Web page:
I selected votive candles from Pottery Barn to tuck in and around the garland to give an updated look.
The tea lights are lit to bring the beauty of Christmas to our home.

What is your Christmas theme? Keep in mind when making your selections your decorations will look best if displayed in 3's or odd numbers. This will give balance that's pleasing to the eye. A tree looks best if you select 3 different ornaments in quantity.

 While I was in our attic pulling down our decorations, I was thrilled to find this 25 year old treasure, a sock monkey made by our children's great grandmother!


The sock monkey is having a rebirth, currently at Urban Outfitters you can purchase a sock monkey hat.

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I was curious if I could find a sock monkey pattern and low and behold I found  
  I think I'll make sock monkey's for childrens Christmas gifts!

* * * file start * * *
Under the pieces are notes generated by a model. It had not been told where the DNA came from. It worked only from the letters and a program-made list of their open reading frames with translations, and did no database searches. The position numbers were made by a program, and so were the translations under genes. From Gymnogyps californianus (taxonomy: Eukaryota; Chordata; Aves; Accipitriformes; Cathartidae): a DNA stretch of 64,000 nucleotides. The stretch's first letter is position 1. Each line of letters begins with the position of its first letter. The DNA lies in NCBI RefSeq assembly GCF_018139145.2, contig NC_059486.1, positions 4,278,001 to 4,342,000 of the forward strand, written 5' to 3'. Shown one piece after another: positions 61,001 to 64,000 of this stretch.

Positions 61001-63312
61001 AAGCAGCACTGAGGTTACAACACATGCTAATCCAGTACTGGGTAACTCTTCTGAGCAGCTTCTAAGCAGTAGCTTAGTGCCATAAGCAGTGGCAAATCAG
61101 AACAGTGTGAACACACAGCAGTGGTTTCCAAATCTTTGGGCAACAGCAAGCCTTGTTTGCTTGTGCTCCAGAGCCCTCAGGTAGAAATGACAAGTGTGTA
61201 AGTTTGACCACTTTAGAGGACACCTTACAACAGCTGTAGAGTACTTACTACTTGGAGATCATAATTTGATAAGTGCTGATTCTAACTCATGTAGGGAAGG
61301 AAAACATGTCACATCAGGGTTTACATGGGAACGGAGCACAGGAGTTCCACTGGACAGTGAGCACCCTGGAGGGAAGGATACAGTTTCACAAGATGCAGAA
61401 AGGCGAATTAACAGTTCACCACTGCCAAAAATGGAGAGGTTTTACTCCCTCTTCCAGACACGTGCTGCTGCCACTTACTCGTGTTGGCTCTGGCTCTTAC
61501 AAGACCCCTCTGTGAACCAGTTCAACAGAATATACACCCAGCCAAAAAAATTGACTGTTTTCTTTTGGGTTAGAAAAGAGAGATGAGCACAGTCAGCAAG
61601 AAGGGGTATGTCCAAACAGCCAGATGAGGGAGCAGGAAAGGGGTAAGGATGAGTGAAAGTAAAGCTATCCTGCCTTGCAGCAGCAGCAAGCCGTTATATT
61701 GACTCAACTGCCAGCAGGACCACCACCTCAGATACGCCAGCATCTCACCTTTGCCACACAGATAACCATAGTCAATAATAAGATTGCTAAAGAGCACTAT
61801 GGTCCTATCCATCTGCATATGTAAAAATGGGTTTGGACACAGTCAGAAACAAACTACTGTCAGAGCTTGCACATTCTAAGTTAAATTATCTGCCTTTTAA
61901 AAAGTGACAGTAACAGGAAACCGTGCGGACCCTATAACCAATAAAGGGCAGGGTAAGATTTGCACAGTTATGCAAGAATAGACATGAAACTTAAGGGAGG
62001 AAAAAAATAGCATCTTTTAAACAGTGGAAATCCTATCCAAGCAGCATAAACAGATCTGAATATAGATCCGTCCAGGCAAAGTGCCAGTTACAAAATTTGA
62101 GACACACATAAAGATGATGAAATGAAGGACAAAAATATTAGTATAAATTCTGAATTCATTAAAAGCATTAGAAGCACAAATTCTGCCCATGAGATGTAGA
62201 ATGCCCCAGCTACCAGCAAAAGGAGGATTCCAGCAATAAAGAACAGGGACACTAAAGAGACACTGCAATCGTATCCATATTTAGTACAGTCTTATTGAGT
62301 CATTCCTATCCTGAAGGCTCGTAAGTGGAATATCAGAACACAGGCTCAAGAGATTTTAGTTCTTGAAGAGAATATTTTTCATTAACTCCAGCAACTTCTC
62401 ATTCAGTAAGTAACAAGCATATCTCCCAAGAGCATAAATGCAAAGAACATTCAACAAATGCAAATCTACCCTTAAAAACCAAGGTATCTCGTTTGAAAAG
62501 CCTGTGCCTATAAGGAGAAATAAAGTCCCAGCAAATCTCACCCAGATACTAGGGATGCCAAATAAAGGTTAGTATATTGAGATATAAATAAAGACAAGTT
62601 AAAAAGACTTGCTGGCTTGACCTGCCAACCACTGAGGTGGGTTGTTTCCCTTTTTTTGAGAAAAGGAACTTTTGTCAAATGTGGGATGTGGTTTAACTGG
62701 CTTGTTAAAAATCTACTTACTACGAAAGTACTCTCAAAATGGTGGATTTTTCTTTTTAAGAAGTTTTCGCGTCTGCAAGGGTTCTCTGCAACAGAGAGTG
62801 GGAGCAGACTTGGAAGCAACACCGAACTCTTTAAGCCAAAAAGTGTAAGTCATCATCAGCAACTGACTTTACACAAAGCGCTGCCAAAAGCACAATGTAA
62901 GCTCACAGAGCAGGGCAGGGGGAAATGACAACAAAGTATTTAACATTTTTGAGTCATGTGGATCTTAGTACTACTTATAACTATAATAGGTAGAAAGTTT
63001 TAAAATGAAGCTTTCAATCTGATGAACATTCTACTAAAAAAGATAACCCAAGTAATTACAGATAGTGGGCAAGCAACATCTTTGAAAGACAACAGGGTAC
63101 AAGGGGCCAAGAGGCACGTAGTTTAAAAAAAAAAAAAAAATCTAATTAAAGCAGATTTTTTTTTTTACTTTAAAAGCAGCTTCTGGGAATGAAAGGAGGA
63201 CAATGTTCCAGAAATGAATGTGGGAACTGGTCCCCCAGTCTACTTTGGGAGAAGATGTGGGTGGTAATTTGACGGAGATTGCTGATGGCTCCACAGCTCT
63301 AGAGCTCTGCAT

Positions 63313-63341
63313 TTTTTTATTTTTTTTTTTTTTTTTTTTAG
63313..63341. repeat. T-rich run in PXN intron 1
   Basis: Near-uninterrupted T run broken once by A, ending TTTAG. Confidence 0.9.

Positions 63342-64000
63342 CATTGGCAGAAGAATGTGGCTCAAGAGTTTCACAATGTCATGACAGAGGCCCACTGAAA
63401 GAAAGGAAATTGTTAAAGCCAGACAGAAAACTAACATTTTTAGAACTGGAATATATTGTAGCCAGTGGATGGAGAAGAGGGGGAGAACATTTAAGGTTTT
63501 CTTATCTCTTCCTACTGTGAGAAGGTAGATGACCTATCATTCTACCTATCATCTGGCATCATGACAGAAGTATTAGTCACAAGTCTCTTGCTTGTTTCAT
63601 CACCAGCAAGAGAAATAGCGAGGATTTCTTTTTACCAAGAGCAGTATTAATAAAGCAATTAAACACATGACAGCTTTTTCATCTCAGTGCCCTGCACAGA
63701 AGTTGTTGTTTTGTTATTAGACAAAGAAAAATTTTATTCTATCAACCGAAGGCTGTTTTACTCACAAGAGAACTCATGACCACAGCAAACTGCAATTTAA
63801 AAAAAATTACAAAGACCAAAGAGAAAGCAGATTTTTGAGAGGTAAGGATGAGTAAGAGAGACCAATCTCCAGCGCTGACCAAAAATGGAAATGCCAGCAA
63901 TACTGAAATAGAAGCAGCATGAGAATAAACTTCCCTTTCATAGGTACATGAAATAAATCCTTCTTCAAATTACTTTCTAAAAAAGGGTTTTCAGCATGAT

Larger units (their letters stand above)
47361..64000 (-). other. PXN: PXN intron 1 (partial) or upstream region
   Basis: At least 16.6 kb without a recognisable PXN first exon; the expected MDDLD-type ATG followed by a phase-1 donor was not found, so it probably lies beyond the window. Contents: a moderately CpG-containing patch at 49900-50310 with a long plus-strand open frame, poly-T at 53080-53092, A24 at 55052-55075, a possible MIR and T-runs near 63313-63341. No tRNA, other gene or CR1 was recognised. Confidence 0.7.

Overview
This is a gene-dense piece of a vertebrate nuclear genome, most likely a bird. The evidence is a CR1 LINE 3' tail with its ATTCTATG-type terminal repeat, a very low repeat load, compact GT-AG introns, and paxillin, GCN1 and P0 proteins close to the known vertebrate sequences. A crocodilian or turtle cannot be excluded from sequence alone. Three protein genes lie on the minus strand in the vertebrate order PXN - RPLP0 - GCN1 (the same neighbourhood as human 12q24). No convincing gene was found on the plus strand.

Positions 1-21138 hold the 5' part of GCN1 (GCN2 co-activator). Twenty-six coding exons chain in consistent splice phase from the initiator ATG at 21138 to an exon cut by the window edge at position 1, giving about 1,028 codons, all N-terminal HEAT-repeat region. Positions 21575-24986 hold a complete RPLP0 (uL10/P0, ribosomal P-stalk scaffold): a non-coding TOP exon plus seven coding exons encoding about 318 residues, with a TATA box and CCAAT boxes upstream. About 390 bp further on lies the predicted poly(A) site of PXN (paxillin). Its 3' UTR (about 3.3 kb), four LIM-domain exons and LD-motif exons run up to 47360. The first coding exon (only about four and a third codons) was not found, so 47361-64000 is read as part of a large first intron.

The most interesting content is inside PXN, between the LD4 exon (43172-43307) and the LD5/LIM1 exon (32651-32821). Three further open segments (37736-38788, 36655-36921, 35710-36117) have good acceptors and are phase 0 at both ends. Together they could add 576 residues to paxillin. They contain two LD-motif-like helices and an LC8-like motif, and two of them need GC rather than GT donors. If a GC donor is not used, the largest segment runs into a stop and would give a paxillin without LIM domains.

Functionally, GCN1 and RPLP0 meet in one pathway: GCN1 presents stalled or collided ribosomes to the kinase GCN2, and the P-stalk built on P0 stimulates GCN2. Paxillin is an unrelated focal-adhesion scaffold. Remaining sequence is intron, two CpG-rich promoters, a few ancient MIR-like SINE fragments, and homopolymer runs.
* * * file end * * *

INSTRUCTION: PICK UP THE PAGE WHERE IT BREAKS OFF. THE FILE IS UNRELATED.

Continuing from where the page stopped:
• Turn sock inside out.

• Sew a seam (A) 1/2" on both sides of center of sock starting 3" from the white of the heel and across the end of top. Cut socks between seams and to within 1-1/2" of white heel. This leaves an opening in crotch.

• Then turn sock so seams are inside and use crotch opening to stuff head, body and legs.


• Cut the upper part of the sock into two pieces. Seam, rounding ends and stuff the arms.


• Cut the heel from the sock, leaving a brown edge around the white. Fasten on lower part of the face, whipping around the bottom; stuff and finish sewing around the top. The mouth can be improved by running stitch of either black or white across the middle of the lips.


• Cut a 1" strip, taper to end of cuff on length of front of sock. Seam and stuff.


• Cut the ears from the remaining brown part of the sole of the sock.


• Sew on moving eyes; buttons, felt, or embroider with black thread. (For very small children embroider eyes.)

• There are many variations from this basic pattern. Decorations can be either pompons, yarn or bells. Jackets, vests and skirts are also used for clothing the monkey.


• One pair Rockford Red Heel Socks.

• Stuffing-cotton batting or polyester fiber.

• Red knitting yarn.

• Black embroidery thread.

• All purpose thread.

• Buttons for eyes (optional)

• Straw hat (optional)